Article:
will see a single integer in each pixel that actually has 8 layers of metadata
in it!
+For example the integer you will see for the bit sequences given above will
respectively be: @mymath{2^0=1} (for a pixel that only has cosmic ray),
@mymath{2^1=2} (for a pixel that was only saturated), @mymath{2^2=4} (for a
pixel that only has known problems), @mymath{2^3=8} (for a pixel that is only
affected by vignetting) and @mymath{2^0 + 2^3 = 9} (for a pixel that has a
cosmic ray @emph{and} was affected by vignetting).
+
+You can later use this bit information to mark objects in your final analysis
+For example you may want to set all pixels affected by vignetting to NaN, but
can interpolate over cosmic rays.
+You therefore need ways to separate the pixels with a desired flag(s) from the
rest.
+It is possible to treat a flag pixel as a single integer (and try to define
certain ranges in value to select certain flags).
+But a much more easier and robust way is to actually look at each pixel as a
sequence of bits (not as a single integer!) and use the bitwise operators below
for this job.
+For more on the theory behind bitwise operators, see
@url{https://en.wikipedia.org/wiki/Bitwise_operation, Wikipedia}.
+
+
@table @command
@item bitand
Bitwise AND operator: only bits with values of 1 in both popped operands will
get the value of 1, the rest will be set to 0.
@@ -13976,7 +14020,7 @@ $asttable catalog.fits \ @node Building new dataset, Operand storage in memory or a file, Elliptical shape operators, Arithmetic operators @subsubsection Building new dataset - +With the operator here, you can create a new dataset from scratch to start certain operations without any input data. @table @command @item makenew @@ -14000,7 +14044,7 @@$ astarithmetic 100 200 2 makenew 5 mknoise-sigma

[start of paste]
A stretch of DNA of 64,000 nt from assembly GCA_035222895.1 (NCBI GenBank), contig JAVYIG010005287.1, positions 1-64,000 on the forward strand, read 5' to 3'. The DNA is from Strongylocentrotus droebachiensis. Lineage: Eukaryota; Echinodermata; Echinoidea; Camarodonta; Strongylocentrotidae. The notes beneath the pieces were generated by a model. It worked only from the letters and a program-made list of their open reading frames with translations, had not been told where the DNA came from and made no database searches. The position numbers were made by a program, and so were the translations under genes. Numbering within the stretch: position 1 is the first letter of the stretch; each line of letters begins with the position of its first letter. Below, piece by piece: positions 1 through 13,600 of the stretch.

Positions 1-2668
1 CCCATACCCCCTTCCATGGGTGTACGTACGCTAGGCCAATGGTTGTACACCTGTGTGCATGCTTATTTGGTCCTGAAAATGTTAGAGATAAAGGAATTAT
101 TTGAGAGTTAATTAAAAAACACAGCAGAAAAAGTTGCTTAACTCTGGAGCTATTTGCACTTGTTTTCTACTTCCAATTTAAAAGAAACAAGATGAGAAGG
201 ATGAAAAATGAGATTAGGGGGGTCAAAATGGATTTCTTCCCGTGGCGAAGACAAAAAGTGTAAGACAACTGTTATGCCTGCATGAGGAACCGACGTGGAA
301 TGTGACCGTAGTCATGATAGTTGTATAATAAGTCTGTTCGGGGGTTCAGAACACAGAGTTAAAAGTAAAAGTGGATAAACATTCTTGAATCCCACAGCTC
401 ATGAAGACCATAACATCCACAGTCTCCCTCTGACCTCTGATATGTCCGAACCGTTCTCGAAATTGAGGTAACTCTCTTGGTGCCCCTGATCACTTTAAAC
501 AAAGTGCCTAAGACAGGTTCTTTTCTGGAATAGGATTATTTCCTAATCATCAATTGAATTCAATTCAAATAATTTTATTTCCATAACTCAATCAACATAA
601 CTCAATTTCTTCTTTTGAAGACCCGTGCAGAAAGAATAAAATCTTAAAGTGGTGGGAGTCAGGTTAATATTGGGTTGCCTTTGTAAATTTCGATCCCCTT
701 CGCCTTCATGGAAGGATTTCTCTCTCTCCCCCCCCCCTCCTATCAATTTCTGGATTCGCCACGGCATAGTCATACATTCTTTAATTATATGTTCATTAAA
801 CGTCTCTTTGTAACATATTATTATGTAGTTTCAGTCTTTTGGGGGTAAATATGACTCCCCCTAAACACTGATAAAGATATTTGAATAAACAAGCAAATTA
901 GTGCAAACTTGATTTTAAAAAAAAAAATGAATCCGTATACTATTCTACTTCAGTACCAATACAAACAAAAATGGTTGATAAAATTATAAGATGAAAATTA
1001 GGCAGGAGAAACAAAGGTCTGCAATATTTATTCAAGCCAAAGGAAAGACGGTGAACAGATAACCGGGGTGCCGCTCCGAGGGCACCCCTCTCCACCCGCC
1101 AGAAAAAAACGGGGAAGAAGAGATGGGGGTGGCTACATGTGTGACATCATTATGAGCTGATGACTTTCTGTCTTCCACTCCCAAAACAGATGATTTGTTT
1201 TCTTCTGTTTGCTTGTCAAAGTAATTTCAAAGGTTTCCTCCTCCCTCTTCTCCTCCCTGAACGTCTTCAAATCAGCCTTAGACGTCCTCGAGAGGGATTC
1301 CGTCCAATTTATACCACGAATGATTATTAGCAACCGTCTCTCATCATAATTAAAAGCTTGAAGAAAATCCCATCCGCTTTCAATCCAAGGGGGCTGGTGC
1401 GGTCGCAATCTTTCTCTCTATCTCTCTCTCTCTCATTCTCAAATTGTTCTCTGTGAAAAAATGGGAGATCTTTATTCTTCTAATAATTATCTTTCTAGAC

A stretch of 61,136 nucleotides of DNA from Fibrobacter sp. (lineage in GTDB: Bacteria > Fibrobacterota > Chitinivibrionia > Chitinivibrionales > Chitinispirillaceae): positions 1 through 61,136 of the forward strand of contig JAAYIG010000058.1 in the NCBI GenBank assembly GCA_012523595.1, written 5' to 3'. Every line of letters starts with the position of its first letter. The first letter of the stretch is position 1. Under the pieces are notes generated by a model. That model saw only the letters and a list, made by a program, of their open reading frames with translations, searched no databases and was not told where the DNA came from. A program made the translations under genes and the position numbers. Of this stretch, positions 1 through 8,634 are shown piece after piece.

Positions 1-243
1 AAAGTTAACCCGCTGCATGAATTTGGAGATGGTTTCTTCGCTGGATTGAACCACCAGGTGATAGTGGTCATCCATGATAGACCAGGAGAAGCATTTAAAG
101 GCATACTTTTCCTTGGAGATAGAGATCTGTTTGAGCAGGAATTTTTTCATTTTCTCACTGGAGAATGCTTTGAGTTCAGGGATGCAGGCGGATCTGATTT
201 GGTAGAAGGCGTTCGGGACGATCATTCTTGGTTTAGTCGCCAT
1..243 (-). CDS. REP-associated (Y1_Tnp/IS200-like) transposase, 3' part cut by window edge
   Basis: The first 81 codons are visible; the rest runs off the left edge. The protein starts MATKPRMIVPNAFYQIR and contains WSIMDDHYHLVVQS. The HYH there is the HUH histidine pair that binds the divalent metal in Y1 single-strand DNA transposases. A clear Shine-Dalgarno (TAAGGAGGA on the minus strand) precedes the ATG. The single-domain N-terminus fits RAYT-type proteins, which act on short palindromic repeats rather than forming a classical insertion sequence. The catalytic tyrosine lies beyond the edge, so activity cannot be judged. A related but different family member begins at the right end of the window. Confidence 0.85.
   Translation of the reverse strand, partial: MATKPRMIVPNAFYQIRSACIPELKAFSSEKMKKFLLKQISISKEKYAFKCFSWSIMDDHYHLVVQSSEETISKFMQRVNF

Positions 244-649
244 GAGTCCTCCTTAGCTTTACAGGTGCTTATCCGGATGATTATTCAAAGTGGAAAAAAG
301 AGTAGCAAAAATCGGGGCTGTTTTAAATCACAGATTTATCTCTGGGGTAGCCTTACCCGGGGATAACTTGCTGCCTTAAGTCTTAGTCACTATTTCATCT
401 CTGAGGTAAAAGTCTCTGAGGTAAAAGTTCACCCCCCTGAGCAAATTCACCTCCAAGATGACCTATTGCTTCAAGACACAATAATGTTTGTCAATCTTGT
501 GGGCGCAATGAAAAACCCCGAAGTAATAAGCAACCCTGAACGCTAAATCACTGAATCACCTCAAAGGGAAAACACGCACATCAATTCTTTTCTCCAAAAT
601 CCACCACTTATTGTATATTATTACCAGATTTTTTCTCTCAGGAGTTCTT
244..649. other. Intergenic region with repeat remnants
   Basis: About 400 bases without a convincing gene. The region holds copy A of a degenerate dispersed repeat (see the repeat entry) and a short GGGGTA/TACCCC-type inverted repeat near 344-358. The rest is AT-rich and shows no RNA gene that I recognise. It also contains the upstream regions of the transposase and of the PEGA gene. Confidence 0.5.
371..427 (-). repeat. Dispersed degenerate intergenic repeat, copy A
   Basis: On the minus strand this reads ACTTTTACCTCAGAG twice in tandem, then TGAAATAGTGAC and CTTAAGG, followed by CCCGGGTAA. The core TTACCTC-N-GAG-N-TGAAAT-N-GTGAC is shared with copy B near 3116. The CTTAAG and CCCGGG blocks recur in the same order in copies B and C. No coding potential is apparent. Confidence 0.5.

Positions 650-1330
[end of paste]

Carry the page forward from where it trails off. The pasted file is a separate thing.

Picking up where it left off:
@node Operand storage in memory or a file,  , Building new dataset, Arithmetic
operators
@subsubsection Operand storage in memory or a file

-In your early days of using Gnuastro, to do multiple operations, it is likely
that you will simply call Arithmetic (or Table, with column crithmetic)
multiple times.
+In your early days of using Gnuastro, to do multiple operations, it is likely
that you will simply call Arithmetic (or Table, with column arithmetic)
multiple times: feed the output file of the first call to the second call.
But as you get more proficient in the reverse polish notation, you will find
yourself combining many operations into one call.
This greatly speeds up your operation, because instead of writing the dataset
to a file in one command, and reading it in the next command, it will just keep
the intermediate dataset in memory!